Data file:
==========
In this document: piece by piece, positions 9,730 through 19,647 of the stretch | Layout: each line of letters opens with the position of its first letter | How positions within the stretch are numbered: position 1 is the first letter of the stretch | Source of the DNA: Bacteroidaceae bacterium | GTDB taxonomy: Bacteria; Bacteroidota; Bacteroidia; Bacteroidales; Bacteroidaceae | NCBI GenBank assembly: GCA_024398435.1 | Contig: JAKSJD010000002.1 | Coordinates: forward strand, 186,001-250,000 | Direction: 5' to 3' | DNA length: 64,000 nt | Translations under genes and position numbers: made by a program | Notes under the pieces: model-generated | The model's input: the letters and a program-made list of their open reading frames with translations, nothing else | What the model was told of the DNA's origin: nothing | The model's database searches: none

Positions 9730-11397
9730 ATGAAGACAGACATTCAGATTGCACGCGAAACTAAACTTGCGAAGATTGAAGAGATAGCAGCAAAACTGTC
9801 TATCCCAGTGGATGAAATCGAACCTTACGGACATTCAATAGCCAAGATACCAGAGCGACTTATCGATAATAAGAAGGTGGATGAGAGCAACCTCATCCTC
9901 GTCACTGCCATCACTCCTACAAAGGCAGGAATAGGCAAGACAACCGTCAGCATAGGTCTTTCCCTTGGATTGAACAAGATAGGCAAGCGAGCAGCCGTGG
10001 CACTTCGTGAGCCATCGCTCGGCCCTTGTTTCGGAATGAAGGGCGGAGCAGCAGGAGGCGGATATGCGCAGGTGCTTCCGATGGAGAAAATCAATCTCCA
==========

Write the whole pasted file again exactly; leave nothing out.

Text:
In this document: piece by piece, positions 9,730 through 19,647 of the stretch | Layout: each line of letters opens with the position of its first letter | How positions within the stretch are numbered: position 1 is the first letter of the stretch | Source of the DNA: Bacteroidaceae bacterium | GTDB taxonomy: Bacteria; Bacteroidota; Bacteroidia; Bacteroidales; Bacteroidaceae | NCBI GenBank assembly: GCA_024398435.1 | Contig: JAKSJD010000002.1 | Coordinates: forward strand, 186,001-250,000 | Direction: 5' to 3' | DNA length: 64,000 nt | Translations under genes and position numbers: made by a program | Notes under the pieces: model-generated | The model's input: the letters and a program-made list of their open reading frames with translations, nothing else | What the model was told of the DNA's origin: nothing | The model's database searches: none

Positions 9730-11397
9730 ATGAAGACAGACATTCAGATTGCACGCGAAACTAAACTTGCGAAGATTGAAGAGATAGCAGCAAAACTGTC
9801 TATCCCAGTGGATGAAATCGAACCTTACGGACATTCAATAGCCAAGATACCAGAGCGACTTATCGATAATAAGAAGGTGGATGAGAGCAACCTCATCCTC
9901 GTCACTGCCATCACTCCTACAAAGGCAGGAATAGGCAAGACAACCGTCAGCATAGGTCTTTCCCTTGGATTGAACAAGATAGGCAAGCGAGCAGCCGTGG
10001 CACTTCGTGAGCCATCGCTCGGCCCTTGTTTCGGAATGAAGGGCGGAGCAGCAGGAGGCGGATATGCGCAGGTGCTTCCGATGGAGAAAATCAATCTCCA